Tufts’ new tiered-housing policy will charge higher rates for certain dorms, which some students fear will segregate the campus by class.
Students are making sure their voices are heard on Tufts University’s campus.
On Nov. 29, approximately 200 Tufts students, as well as Medford and Somerville residents and Somerville officials, marched to protest Tufts’ new tiered housing policy and call on the university to build a new dormitory.
“This is much bigger than tiered housing,” said Amira Al-Subaey, a student representing Tufts Student Action, a student organization. “It’s about housing justice for students and for community members in Medford and Somerville.”
Under the tiered housing policy, which will go into effect in fall 2019, the university will charge different rates for on-campus housing based on the quality of the dorms and amenities. In addition to the base cost increasing from $7,934 to $8,220, the cost of some dorms will rise to $10,219, nearly a 30 percent increase from the current housing prices.
Members of the student organizations Tufts Student Action and Tufts Housing League, who organized the protest, say the new policies will segregate housing by income: students who can afford to will opt for the nicer dorms, and low- and middle-income students will live in older dorms. The groups also predict that because the changes could force more students off-campus, they will exacerbate housing woes in Somerville and Medford, as landlords increasingly cater rent prices to the growing student market.
“Our demands are to end the tiered housing proposal, build a new dorm and to include students and community members in decision making positions, so a proposal like this never happens again,” Al-Subaey said. “We’ve had countless meetings with administrators to talk about the tiered housing proposal, and they’ve continued to refuse to actively solve this issue or even listen to student concerns, so that’s why we’re escalating to having a day of action.”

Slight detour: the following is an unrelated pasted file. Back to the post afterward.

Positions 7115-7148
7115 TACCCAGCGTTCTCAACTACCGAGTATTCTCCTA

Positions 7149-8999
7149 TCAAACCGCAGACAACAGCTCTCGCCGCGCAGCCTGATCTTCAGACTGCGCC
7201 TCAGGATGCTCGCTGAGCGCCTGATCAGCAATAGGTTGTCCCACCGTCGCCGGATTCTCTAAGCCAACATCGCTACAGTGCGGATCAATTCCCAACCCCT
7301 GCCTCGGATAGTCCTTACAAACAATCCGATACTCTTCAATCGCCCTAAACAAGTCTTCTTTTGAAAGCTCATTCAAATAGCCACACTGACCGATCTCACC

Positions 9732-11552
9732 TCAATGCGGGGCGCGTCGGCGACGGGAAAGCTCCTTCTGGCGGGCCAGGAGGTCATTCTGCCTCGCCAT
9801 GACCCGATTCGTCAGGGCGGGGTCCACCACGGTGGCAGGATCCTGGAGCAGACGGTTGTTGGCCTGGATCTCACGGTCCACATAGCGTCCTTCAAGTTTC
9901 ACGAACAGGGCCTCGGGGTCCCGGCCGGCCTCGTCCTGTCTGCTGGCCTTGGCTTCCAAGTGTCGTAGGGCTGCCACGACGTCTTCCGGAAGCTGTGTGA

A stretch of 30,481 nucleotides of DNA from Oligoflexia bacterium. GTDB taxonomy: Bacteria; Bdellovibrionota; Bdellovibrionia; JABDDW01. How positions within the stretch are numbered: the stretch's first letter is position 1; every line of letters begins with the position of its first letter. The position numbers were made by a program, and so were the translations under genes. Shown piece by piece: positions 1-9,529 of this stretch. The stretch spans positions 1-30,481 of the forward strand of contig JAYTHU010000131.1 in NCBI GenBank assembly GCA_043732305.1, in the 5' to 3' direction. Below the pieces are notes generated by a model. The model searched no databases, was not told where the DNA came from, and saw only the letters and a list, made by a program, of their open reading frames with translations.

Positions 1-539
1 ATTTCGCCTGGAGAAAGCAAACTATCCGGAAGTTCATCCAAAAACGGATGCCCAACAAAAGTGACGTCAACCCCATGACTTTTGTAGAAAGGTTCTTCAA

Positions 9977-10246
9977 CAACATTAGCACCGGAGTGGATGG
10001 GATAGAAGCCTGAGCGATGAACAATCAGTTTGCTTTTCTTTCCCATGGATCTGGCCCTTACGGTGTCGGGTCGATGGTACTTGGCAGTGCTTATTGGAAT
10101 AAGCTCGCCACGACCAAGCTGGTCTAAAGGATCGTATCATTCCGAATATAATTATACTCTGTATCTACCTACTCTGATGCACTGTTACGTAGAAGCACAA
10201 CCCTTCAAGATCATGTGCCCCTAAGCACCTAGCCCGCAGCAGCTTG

Community members and city leaders in Somerville showed up to share their support. No local elected officials from Medford attended the event, though representatives of the progressive group Our Revolution Medford were present.
Jessica Farrell, an organizer with Our Revolution Medford, said she attended as a neighbor of Tufts and to show her opposition to the tiered housing policy.
“I recognize that the student organizers and long-term residents align in our goal to demand that Tufts be a good neighbor and community member in Medford, in this case by building fully affordable dense on-campus housing,” Farrell said. “The tiered housing system is a creative way to further price gouge students and puts them in the uncomfortable and undesirable position of gentrifying the neighborhood in order to get the education they deserve and are paying for.”
Somerville Board of Aldermen President Katjana Ballantyne spoke at the protest about what she described as a lack of student housing on and off campus. Ballantyne added that she would like Tufts to slow its expansion into Medford and Somerville neighborhoods.
“Tufts has not listened and they have not communicated their campus planning intentions,” she said. “So if they are not going to engage us, we organize!”
Somerville Ward 1 Alderman Matt McLaughlin closed out the speaking portion of the protest on a hopeful note, calling for an end to the housing crisis affecting Medford, Somerville and the Boston area. Though he criticized Tufts’ new policy, McLaughlin emphasized that he is open to working with Tufts to develop solutions.
In particular, he noted that Tufts is looking at knocking down an old fraternity house and using the lot to build more housing.
“I think that’s a non-zero-sum, win-win-win for everybody,” McLaughlin said. “You get your housing, we get more units for ourselves, and we smash the patriarchy while we’re at it.”
Student organizer Shane Woolley was proud of the impact that students made during the protest.
“We came out and we showed the administration at Tufts that we are all part of the same community in the end,” Woolley said. “We are all going to make sure we work together to create an equitable and just community.”
Miranda Willson contributed to this report.